No, I’m not talking about ghosts, but rather First Ladies. We often talk about women who excelled in the role of White House hostess, but just as we sometimes forget obscure Presidents we also tend to forget obscure First Ladies. First Ladies don’t campaign (well in modern society they do a lot of campaigning with their husbands, but you know what I mean) for office, rather they might not have ever supposed when they married their husband that he would one day be President. In the case of these two women, they actively tried to talk their husbands out of running for the office. Now I went looking for information on these two obscure First Ladies (Carl Anthony used the term “phantom” to refer to Peggy Taylor if you want to know where I got it from) and really found there was little information online beyond the obligatory biography in the “usual” places (the White House, the National First Ladies Library, etc.) and that they really were extremely similar and offered little new or exciting to get us interested in these women. So I decided to add some information from my own library to rectify that problem in a small way. The links are to what I considered the most in depth biographies available online.
Jane Pierce detested the life of a politician’s wife and repeatedly tried to get her husband to get out of politics. He told her that did not actively seek the nomination and only ran because they nominated him anyway. She found after his election that this was a lie. She agreed to go to DC, though, but on the way there her son, Bennie, was killed in a train wreck. Jane Pierce (Mrs. Pierce’s father was a religious fanatic and she took to many of his beliefs) blamed her husband for the boy’s death, deciding the God had killed the boy so Franklin would have no distractions while in office. She went into mourning for two years, refusing to come out and even go so hold a séance at the White House, trying to reach her son’s spirit. Even after this period, she did very little as First Lady. [Source: Carl Anthony’s First Ladies, vol. 1, pg. 157 – 159] Carl Anthony wrote: “She cast a permanent pall on the administration and rendered Pierce’s political career – which she so detested – and Washington – which she viewed with condescension – obsolete in her sphere.” [Anthony, 159]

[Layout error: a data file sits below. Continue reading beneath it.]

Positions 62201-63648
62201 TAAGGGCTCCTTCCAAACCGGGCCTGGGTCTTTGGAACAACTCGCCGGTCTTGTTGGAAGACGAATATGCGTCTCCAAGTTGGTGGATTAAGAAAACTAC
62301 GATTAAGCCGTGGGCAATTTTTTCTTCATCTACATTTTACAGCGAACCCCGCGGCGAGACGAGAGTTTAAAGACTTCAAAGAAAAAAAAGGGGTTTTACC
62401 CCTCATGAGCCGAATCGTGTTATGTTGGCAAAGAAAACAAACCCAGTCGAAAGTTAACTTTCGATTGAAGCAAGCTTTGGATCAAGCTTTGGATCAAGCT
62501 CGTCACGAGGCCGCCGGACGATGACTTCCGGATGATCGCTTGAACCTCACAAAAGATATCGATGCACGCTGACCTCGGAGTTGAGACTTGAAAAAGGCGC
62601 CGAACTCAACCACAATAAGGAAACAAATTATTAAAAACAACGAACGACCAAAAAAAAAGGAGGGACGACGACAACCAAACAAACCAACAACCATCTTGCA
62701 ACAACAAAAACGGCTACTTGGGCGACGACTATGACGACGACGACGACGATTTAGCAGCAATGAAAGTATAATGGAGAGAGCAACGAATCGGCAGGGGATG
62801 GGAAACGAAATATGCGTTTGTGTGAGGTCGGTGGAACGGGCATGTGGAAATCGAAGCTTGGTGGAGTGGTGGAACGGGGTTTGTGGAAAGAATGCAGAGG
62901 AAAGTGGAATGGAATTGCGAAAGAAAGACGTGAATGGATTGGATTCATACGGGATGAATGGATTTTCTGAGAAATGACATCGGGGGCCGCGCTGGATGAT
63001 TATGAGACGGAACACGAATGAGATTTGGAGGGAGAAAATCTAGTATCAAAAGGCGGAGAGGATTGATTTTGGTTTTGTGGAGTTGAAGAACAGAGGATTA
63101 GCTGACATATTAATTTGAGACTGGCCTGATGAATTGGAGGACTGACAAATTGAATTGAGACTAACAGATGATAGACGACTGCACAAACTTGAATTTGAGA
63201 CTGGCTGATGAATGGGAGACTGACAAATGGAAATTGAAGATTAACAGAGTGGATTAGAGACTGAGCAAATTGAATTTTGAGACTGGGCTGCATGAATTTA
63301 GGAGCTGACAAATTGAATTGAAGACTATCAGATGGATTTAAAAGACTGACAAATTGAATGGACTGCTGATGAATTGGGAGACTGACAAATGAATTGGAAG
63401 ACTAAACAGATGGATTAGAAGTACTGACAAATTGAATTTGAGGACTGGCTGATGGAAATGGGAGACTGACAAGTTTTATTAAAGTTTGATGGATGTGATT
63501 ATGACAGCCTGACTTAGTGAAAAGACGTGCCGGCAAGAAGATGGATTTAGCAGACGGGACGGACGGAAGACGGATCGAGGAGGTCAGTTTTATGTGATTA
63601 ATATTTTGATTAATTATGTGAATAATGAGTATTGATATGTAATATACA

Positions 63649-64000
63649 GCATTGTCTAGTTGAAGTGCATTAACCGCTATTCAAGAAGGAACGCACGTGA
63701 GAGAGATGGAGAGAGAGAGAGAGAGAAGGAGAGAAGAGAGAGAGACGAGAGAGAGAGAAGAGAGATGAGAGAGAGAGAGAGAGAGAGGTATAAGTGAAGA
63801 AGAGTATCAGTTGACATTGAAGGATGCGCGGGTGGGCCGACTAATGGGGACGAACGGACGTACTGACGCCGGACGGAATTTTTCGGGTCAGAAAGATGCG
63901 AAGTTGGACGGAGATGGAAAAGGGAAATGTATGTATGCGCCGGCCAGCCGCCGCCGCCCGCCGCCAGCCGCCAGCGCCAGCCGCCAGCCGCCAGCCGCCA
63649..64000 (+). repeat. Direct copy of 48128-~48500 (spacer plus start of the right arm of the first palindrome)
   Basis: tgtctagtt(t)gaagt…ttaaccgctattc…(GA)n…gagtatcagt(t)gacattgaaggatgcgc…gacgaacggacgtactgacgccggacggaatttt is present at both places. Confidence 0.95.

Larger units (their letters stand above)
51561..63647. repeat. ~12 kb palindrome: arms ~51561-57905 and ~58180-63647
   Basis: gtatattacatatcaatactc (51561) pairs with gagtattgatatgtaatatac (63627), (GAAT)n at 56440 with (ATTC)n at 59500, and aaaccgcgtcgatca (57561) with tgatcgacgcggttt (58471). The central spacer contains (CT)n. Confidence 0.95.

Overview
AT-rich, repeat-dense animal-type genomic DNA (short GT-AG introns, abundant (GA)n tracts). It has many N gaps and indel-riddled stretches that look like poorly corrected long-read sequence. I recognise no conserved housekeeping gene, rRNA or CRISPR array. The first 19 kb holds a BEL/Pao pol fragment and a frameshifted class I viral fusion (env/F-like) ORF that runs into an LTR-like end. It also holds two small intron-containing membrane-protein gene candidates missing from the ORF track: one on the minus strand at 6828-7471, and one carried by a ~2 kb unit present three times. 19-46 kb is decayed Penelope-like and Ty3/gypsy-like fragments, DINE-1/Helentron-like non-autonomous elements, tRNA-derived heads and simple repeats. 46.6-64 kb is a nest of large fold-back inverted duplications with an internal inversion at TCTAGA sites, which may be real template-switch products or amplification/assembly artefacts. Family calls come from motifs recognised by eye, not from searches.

Rumors abounded about why Margaret Taylor was never seen while her husband was President. Some said she was an embarrassment to the family and too “uncouth” to be seen in public or said she hated politics. The truth was she was a educated, genteel Southern lady, who had grown up with Martha Washington’s granddaughters. Margaret “Peggy” Taylor prayed that Henry Clay would be nominated in place of her husband for President. While she did not act as the White House hostess (her daughter Betty Bliss did instead), she did entertain special guests in her upstairs rooms. [Source: Carl Anthony’s First Ladies, vol. 1, pg. 145-147] According to legend, Peggy Taylor prayed that her husband would survive the Mexican War and if he did she would never partake of a social life again. [See website link for more information on this…Carl Anthony actually doesn’t bring this up which tells me there is probably no factual base to this legend]. Peggy Taylor predicted upon her husband’s nomination that he would die in office and he actually did – she called his nomination a “plot to deprive me of his society, and shorten his life by unnecessary care and responsibility.” [Anthony, pg. 146] Peggy Taylor was so little know in DC that there is no verified photograph or painting of her (there is more information on this on the website link…there is supposedly a photo that was found in 1998…Carl Anthony also addresses this issue in his footnotes).